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Right hand rule in vector cross product

  1. Dec 1, 2005 #1
    I have learnt just about the right hand rule in vector cross product. How is this proved? Can anybody give an example where the cross product plays an important role and where the vector cross product formula is obeyed?
    Our professor just told us that the torque due to a force acting on a body is towards us if it is rotating anti-clockwise and away from us if it is rotating clockwise. I just looked up at the fan in the classroom. It was rotating anticlockwise. I wonder whether the wind produced is due to the torque of the force that is being applied by the motor on the leaves. So the wind should be upward if the fan rotates clockwise. I sense some mistake. But I am not able to frame out.
  2. jcsd
  3. Dec 1, 2005 #2
    Wouldn't the wind that comes from the fan depend on which way the fan blades tilted?
  4. Dec 1, 2005 #3


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    Proved? Holy smokes. E&M? Transformers? The real world?
  5. Dec 1, 2005 #4

    James R

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    Actually, it isn't. It's a somewhat arbitrary definition. We could just as easily use a left hand rule instead, and it would make no difference to any physical calculation, as long as we used it consistently.

    Sort of. If you curl the fingers of your right hand in the direction of rotation, then your thumb points in the direction of the angular velocity vector, or equivalently, angular momentum, as defined.

    When you're working out the direction of a torque, curl your fingers in the direction the torque is trying to turn the object (even though the object might be turning in the opposite direction). Then your thumb points in the direction of the torque vector.

    The wind is produced by the force the fan blades exert on the air. The direction (up or down) is governed by the angle of the fan blades, not necessarily the rotation direction.
  6. Dec 2, 2005 #5


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    exactly. the term we would use for such an arbitrary definition vs. at least one other equally valid definition, that only works if we pick one and use it consistently, is "convention". the "right-hand rule" is a convention. we had to decide on that or the left-hand rule and, i s'pose because there are more right-handed physicists, they settled on the right hand rule.
    it's sorta like the [itex] \sqrt{-1} [/itex]. like any other square root, there are two equally plausible solutions. you find one solution and its negative is also a solution. since there is no real number that, when squared, becomes -1, we imagine a number and call it [itex] i [/itex]. then we know that [itex] -i [/itex] is also a perfectly good solution. now, just because we picked [itex] i [/itex] for our imaginary unit, doesn't mean that the aliens on the planet Zog are wrong if they picked [itex] -i [/itex], as long as they are consistent. that means everywhere they see an [itex] i [/itex] in one of our textbooks, they'll plug in a [itex] -i [/itex] and everywhere they see a [itex] -i [/itex] in our textbooks, they'll replace it with [itex] i [/itex]. so their Fourier Transform and many other definitions are different from ours, but just as valid, as long as they're consistent.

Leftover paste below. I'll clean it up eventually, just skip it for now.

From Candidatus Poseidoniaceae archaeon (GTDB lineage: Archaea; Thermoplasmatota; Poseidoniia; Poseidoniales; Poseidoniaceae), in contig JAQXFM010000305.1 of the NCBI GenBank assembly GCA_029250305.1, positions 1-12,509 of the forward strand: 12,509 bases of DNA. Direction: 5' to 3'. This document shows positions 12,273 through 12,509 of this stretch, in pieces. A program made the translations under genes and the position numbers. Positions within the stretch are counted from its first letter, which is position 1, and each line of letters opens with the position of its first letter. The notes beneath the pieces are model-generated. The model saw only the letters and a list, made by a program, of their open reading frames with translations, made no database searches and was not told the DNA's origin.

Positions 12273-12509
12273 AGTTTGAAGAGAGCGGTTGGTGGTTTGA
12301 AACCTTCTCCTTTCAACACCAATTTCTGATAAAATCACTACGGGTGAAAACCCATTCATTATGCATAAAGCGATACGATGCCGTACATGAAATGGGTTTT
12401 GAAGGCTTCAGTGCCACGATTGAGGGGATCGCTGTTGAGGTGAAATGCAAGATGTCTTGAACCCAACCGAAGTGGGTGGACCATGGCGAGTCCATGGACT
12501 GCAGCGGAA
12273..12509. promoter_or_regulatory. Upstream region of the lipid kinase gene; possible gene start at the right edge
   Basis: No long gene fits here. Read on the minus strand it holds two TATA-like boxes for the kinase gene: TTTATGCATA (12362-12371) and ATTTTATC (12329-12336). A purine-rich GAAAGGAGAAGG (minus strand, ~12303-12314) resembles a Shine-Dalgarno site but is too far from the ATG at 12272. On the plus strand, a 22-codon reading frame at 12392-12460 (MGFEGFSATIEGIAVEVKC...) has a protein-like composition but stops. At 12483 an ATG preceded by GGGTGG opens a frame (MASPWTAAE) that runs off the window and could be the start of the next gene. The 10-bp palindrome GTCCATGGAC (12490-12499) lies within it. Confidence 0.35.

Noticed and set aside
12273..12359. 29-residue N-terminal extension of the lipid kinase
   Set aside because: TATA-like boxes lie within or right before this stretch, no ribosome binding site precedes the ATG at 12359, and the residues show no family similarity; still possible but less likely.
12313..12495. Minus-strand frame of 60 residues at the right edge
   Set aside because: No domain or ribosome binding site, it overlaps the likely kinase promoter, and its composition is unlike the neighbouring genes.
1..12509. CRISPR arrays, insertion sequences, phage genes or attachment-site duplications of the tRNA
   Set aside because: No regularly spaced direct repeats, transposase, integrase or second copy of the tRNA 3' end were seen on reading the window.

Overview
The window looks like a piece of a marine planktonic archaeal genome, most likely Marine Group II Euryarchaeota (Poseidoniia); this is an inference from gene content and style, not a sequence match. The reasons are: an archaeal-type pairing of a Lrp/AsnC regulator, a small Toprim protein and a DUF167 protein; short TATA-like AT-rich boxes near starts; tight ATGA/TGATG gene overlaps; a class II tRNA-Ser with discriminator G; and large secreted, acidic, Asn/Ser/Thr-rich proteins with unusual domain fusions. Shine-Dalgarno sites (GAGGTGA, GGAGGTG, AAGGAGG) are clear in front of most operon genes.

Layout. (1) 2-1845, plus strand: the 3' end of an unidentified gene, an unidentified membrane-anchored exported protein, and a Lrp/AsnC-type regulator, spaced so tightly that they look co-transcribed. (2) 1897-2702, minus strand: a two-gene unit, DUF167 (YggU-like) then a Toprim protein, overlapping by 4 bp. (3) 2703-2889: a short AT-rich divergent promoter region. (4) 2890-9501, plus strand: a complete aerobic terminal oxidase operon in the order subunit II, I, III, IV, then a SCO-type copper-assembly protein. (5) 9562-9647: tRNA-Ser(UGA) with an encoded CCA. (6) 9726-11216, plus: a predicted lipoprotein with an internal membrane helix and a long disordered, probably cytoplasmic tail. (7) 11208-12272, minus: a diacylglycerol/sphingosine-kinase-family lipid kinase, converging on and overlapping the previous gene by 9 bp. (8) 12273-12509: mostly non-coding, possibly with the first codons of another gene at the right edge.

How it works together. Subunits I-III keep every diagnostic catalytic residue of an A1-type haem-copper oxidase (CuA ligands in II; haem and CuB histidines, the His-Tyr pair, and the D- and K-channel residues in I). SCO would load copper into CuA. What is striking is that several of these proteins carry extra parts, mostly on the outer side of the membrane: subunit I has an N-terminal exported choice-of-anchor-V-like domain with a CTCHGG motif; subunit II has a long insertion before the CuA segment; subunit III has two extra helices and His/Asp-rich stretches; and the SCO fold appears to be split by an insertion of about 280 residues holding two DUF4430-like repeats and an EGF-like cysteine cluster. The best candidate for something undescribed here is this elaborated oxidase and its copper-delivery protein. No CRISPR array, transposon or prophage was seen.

the right-hand rule (over the left-hand rule) is just as arbitrary.
    Last edited: Dec 2, 2005
  7. Dec 6, 2005 #6
    I didn't quite understand your explanation evenafter rereading. please specify what is you point. my question is How is right hand rule of Vector cross product provedor are there experiments which could have led to it?
  8. Dec 6, 2005 #7

    Doc Al

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    I think you're missing the point of the previous posters: The "right hand rule" is just a useful way of remembering the defined direction of the vector cross product. The vector cross product itself is a mathematical invention. Is the concept of vector cross product useful? You bet! It allows a concise mathematical description of many aspects of physics, for one.

    If I missed your point, please restate it.
  9. Dec 6, 2005 #8


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    Let's say we have some object, and we want to describe how that object is spinning. Then we need to describe the axis that the object is spinning on, and how fast the object is spinning.

    Now, for any particular axis, we can spin clockwise, and anticlockwise, so we'd like to say that one is spinning 'forwards' and the other one is 'backwards'. For no particularly good reason, there is a convention that things that are spinning anticlockwise are moving 'forward' (that is, have positive angular velocity), and things that are spinning clockwise are moving 'backward' (have negative angular velocity).

    This is a bit like deciding that electrons have negative charge, and protons have positive charge -- physics works just fine if we swap those two, but everyone would get confused because they're used to the conventional way of doing things.

    So, really, the right hand rule is essentially there so that other people (or you yourself) have an easier time making sense of what you're doing.

    This may seem a bit odd, but there are many similar conventions -- for example, the convention to read English from left to right. Some languages, like Arabic, are read right to left, others like Japanese are read from top to bottom, and some texts are written with lines in alternating directions http://en.wikipedia.org/wiki/Boustrophedon.
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